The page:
In 1947 Richard returns to Italy following the end of the war that saw him working as a medic rather than fighting due to his pacifist beliefs. He buys an old house and when clearing the garden discovers a buried secret. But then Fosca arrives back at the house with her small son in tow, searching for her wartime friends. Can the wounds of the past be healed?
The Tuscan House is an historical novel set in the 1940s. We are introduced to Richard and Fosca in 1947 but also see glimpses of Richard’s life in England in the early years of the war. Richard is a hugely likeable character and both his pacifism and grief are easy to relate to.
Fosca’s war years are presented in the first person as she describes her circumstances to Richard. She is a single mother following the death of her lover Silvio and struggling to feed herself and her baby so turns to the nuns who raised her for support. She meets the brave Simonetta who encourages her to fight the German occupiers and Italian collaborators.
The Tuscan countryside and the Blitz spirit in London are vividly described and give an authenticity to the plot. The ambiguity of human behaviour and the juggling of morals is an interesting theme that runs through the book. Characters make choices to save others, to protect themselves, to fight the enemy and to wreak revenge but the right and wrong are not clear cut. The juxtaposition between Richard’s pacifism and Fosca’s resistance is fascinating.
The Tuscan House is a rich historical novel that doesn’t shy away from the brutality of war. I have previously reviewed other books by Angela Petch including The Tuscan Girl and A Tuscan Memory.
Corbello, Italy, 1947. A woman and a little boy stagger into the ruins of an old house deep in the forest, wild roses overwhelming the crumbling terracotta walls. Since the war, nowhere has been safe. But they both freeze in shock when a voice calls out from the shadows…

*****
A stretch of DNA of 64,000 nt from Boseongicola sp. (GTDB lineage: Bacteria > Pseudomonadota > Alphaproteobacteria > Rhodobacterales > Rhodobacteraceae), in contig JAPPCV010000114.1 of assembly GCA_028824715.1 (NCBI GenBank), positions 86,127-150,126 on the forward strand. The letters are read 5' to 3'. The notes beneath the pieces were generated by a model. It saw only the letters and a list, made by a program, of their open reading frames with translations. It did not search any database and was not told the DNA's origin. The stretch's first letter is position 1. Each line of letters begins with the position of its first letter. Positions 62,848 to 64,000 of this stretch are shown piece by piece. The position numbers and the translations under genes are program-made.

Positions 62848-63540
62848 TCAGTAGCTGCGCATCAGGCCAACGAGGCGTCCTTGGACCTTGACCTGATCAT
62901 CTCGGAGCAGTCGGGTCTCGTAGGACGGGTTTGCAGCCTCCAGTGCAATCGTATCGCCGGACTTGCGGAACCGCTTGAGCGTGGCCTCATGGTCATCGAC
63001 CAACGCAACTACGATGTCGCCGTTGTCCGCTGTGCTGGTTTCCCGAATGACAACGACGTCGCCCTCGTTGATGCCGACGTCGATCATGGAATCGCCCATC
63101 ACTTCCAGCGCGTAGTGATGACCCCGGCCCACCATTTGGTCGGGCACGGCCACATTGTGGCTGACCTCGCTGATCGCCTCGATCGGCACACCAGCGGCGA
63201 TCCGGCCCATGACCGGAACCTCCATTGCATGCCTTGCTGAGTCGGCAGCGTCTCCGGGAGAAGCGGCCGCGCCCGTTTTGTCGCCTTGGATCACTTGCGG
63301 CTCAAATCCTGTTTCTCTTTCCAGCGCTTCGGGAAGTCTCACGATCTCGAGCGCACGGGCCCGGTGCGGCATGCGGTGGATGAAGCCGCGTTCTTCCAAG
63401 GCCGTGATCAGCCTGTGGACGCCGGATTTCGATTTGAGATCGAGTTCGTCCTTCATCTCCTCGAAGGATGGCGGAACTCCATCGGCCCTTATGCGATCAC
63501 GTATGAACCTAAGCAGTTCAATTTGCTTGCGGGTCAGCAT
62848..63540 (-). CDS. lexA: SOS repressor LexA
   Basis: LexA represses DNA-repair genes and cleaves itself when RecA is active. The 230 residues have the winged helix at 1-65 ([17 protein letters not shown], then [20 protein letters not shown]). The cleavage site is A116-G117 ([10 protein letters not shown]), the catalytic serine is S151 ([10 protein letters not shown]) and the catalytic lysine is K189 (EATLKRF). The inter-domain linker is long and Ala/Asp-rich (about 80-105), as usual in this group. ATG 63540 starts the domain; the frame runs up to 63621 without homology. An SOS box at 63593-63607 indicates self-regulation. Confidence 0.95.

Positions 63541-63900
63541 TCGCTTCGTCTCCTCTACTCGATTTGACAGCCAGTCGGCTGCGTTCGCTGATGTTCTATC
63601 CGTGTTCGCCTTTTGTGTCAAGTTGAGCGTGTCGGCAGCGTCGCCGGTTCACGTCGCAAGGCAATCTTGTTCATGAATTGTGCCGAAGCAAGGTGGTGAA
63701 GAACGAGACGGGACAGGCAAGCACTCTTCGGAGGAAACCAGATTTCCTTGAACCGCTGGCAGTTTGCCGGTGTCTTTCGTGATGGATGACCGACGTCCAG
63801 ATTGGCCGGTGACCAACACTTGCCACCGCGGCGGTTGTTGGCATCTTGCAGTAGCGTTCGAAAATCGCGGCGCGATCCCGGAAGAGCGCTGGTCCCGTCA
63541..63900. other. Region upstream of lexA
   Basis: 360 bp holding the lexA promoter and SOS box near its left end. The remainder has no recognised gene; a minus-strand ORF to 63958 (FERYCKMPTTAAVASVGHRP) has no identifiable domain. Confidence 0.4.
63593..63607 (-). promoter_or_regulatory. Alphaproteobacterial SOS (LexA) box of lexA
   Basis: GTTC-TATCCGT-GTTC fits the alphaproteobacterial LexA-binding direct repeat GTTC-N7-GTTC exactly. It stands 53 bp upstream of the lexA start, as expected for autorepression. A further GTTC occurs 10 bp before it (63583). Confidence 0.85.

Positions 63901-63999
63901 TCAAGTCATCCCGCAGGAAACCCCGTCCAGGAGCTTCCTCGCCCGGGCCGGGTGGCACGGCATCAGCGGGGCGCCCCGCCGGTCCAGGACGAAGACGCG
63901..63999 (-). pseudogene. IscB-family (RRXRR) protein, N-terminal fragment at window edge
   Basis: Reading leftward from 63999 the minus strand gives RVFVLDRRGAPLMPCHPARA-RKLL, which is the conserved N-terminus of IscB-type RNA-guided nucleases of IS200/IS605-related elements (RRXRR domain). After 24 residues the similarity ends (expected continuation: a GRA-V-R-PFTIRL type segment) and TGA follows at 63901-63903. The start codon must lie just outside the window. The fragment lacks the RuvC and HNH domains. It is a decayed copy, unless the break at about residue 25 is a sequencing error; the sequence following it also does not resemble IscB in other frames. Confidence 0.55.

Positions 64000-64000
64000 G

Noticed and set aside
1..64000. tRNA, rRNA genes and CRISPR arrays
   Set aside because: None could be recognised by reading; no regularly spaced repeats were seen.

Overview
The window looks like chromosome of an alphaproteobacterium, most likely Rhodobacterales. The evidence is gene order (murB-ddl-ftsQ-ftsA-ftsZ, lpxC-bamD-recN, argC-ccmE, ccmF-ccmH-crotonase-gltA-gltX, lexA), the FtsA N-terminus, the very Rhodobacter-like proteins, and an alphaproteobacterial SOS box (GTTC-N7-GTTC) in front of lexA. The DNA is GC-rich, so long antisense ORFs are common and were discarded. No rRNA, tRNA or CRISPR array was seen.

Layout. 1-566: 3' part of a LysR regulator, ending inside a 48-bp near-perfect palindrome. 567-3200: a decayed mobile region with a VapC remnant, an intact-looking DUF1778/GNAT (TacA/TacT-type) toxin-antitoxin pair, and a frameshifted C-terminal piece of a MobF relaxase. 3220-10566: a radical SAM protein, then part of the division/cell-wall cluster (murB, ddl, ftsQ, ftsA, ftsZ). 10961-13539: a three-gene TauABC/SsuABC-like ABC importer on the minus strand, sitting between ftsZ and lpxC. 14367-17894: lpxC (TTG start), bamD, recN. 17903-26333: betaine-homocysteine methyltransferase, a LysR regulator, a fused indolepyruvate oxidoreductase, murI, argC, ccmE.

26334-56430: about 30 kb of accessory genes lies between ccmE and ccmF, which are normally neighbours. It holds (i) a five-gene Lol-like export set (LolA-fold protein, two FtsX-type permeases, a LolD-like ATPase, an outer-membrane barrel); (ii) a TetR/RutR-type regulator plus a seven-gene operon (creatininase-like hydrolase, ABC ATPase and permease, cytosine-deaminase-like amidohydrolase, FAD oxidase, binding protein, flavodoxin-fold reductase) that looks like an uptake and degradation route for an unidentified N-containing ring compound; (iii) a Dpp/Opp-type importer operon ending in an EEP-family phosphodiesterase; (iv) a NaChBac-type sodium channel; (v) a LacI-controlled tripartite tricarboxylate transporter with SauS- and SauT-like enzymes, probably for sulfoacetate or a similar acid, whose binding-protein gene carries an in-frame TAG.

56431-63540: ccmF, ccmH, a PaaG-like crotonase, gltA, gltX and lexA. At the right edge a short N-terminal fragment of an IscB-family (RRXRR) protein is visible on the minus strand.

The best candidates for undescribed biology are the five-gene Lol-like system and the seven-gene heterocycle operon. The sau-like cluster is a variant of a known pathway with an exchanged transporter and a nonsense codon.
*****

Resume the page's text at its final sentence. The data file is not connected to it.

For young mother Fosca Sentino, accepting refuge from reluctant British war hero Richard – in Tuscany to escape his tragic past – is the only way to keep her little family safe. She once risked everything to spy on Nazi commanders and pass secret information to the resistenza. But after a heartbreaking betrayal, Fosca’s best friend Simonetta disappeared without trace. The whole community was torn apart, and now Fosca and her son are outcasts.
Wary of this handsome stranger at first, Fosca slowly starts to feel safe as she watches him play with her son in the overgrown orchard. But her fragile peace is shattered the moment a silver brooch is found in the garden, and she recognises it as Simonetta’s…
Fosca has always suspected that another member of the resistenza betrayed her. With Richard by her side, she must find out if Simonetta is still alive, and clear her own name. But how did the brooch end up at the house? And with a traitor hiding in the village, willing to do anything to keep this secret buried, has Fosca put herself and her young son in terrible danger?
An absolutely gripping and heartbreaking page-turner that explores the incredible courage of ordinary people in extraordinary times. Perfect for fans of Rhys Bowen, The Nightingale, and anyone longing to lose themselves in the mountain landscapes and olive groves of rural Tuscany.
I’m an award winning writer of fiction – and the occasional poem.
Every summer I move to Tuscany for six months where my husband and I own a renovated watermill which we let out. When not exploring our unspoilt corner of the Apennines, I disappear to my writing desk at the top of our converted stable.
In my Italian handbag or hiking rucksack I always make sure to store notebook and pen to jot down ideas.
The winter months are spent in Sussex where most of our family live. When I’m not helping out with grandchildren, I catch up with writer friends.